Turin – or as the locals know it Torino, is the capital city of Piedmont. It’s also Chocolate heaven! Yep, since the 17th century, it’s been the chocolate heart of Europe. So, considering we are all salivating over yummy chocolate at this time of year (even for a ‘savoury girl’ like m’self), I thought I’d share my favourite chocolate location.
When I first went to Turin, I thought I’d be doing my whole story on the magnificent Agnelli family, who’s Fiat dynasty is based there. I am obsessed with them and their magnificent matriarch Marella. But I was taken by surprise when I learned all about the debt of gratitude we owe this place for giving the world it’s first hot chocolate and …wait for it …Nutella! Yes, the Ferrero family are sure fire legends to anyone with a sweet tooth.
So, let me give you some history. The first hot chocolate was served in Turin in 1560 at the court of the Savoy. A year earlier, Emanuele Filiberto of Savoy had received from Carlo V King of Spain a bag of cacao beans in praise for his services as general in the Spanish army. By 1700, elegant “chocolate houses” in Europe’s capitals served hot chocolate (with milk and sugar added) to wealthy aristocrats.
Cioccolato-dipendenza means chocoholic in Italian. You’ll find many a cioccolato-dipendenza on the streets of Turin. Chocolatiers of Turin were first licensed to sell chocolate in 1678. The nation continues to set the bar sky high, bringing in people from all around the world to visit the world acclaimed chocolatier, ahead of other chocolate capital cities including Paris, Brussels and Belgium. I can’t tell you the amount of places that sell remarkable chocolate, I had a permanent chocolate grin when I was there – the photo I included was taken just after I’d wiped all the chocolate off my teeth from my fist sip of Turin hot choccy. Darn it, I wished I’d taken that shot for you. Pure joy.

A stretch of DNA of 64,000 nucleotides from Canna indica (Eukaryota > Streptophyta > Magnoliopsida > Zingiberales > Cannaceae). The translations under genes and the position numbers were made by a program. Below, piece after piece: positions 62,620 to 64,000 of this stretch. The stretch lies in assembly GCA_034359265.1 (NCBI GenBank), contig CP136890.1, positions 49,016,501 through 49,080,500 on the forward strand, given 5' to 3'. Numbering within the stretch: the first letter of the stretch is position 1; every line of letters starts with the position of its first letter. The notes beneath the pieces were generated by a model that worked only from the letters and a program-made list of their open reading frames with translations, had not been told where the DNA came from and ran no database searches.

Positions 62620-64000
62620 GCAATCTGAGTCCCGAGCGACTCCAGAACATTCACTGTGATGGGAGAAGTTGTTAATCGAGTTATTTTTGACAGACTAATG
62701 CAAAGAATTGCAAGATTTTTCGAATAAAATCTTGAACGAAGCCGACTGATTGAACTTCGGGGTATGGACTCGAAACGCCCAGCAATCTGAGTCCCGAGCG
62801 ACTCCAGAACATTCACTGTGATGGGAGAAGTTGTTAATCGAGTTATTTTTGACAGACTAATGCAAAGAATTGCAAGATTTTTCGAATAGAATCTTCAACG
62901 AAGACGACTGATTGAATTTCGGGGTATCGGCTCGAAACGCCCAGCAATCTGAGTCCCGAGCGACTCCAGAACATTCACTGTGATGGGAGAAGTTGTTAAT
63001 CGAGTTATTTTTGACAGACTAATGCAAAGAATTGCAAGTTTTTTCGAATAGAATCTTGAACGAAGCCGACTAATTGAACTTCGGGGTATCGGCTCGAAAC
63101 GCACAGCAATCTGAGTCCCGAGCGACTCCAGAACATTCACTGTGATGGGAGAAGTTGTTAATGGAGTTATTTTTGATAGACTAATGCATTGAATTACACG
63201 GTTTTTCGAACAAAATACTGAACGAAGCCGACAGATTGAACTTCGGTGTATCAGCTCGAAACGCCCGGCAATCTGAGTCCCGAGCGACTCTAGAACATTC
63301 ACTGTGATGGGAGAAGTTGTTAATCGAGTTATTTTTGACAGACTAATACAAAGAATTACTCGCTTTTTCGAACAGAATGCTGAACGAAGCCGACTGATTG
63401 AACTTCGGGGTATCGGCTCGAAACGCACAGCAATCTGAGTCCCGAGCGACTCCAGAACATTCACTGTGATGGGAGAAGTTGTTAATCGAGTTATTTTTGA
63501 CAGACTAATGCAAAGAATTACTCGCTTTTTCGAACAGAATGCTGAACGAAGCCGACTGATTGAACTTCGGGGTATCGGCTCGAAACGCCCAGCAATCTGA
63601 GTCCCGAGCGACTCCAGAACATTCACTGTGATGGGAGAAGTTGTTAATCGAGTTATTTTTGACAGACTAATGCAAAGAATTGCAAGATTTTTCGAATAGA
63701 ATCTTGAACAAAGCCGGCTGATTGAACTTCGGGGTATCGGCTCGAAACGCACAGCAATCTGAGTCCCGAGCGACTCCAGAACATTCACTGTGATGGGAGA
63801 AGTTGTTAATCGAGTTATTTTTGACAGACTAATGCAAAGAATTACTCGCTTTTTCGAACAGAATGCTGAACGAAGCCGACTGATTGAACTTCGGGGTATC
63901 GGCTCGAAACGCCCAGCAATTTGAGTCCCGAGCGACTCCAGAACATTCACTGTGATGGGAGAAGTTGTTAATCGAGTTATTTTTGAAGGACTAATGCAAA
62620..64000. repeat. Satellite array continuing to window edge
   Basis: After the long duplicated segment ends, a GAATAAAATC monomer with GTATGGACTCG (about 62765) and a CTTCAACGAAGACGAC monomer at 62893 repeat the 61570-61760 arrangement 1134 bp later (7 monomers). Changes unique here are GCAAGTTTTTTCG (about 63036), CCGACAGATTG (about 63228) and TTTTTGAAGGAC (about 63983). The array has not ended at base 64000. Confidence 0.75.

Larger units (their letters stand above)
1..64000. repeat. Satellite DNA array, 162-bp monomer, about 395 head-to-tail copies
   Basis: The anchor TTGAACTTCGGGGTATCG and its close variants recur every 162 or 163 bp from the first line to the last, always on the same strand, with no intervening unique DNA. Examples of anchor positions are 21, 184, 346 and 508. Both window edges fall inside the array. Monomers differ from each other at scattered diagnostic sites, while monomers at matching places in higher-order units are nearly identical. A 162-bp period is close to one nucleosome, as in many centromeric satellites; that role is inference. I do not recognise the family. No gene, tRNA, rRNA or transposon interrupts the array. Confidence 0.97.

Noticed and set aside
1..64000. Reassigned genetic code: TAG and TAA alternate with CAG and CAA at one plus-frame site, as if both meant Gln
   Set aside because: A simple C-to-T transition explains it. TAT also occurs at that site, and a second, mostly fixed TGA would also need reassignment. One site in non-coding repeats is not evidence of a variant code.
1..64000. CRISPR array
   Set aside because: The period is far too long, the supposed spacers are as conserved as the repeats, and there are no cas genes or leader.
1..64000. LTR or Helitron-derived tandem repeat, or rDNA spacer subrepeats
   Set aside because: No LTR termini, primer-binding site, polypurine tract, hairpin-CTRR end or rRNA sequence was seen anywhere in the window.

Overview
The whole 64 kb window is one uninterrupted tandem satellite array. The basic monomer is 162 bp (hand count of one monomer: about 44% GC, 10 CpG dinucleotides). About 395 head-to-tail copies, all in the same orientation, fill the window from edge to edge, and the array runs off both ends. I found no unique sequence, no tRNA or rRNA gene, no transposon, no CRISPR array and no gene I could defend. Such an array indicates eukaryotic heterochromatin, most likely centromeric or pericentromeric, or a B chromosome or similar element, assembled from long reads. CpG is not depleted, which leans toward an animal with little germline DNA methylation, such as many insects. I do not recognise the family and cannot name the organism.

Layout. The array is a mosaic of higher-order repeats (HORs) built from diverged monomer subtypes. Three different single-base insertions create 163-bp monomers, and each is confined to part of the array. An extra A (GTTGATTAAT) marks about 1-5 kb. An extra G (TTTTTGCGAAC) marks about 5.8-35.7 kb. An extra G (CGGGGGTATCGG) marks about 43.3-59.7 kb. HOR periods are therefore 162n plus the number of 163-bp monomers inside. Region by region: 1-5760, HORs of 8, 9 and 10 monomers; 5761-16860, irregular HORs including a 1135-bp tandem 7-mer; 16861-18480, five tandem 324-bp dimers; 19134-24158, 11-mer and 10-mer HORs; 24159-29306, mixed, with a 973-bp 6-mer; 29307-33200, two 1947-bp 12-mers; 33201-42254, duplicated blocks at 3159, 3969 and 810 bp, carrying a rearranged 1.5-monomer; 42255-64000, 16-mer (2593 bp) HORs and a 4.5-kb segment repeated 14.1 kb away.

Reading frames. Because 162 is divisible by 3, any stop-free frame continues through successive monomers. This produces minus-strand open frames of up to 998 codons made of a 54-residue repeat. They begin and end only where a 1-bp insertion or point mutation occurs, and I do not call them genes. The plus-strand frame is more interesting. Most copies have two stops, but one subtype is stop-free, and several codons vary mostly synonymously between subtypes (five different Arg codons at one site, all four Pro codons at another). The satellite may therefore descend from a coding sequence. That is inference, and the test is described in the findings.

Credit must go to Turin resident Mr Doret, who at the end of the 18th century created the first ‘true chocolate’ as we know it’s taste today. Also, to Bozzelli who invented this fab machine that works the cocoa paste and mixes it with vanilla and sugar. Love that man. During the Napoleonic wars, however, there was a shortage of cocoa so they started to experiment with different flavours and textures. Anyone for some local hazelnut in your chocolate?
In 1946, in Alba (the white truffle hub of Piedmont) Pietro Ferrero, a pastry chef, thought he’d come up with a way to make a bit of extra money and whip up some snacks for the school children, he casually came up with the idea of turning that treat into a chocolate spread. But things didn’t go to plan and the hot weather melted the cream. That ‘mistake’ led to how he came up with our beloved Nutella! Which is now Ferrero’s numero uno seller.
Today, Turin and Piedmont produce 80% of Italy’s chocolate. So let me give you some tips for chocolate consumption amongst the locals.
- In the morning, you ask for a glass of bicerin, or ‘little glass’ to the locals, which combines hot coffee, chocolate and cream. Even better if you can consume this at the famous Al bicerin café in the Piazza della Consolata.
- In the afternoon, you stick to a rich hot chocolate, especially in winter.
- In the afternoon on a hot day, of course you can request a COLD ‘hot chocolate’.
- Easter is ‘boom time’ of course in Turin, so pop into the Gobino chocolate factory where you can see the chocolatiers or oompa loompas if you like, creating chocolate in the same manner they have throughout history.
- Call yourself a true chocoholic? The Turin chocolate festival, CioccolaTò is on November 10.
- Oh, one more thing, they also do heavenly chocolate and hazelnut gelato in Turin, its super creamy and served in most gelaterias.
Piedmont, Italy’s north-west region.
Austrian Airlines flies daily to Australia to Vienna with connections to Rome.
Train tickets cost around $76. The journey between Rome and Turin is around 6 hours.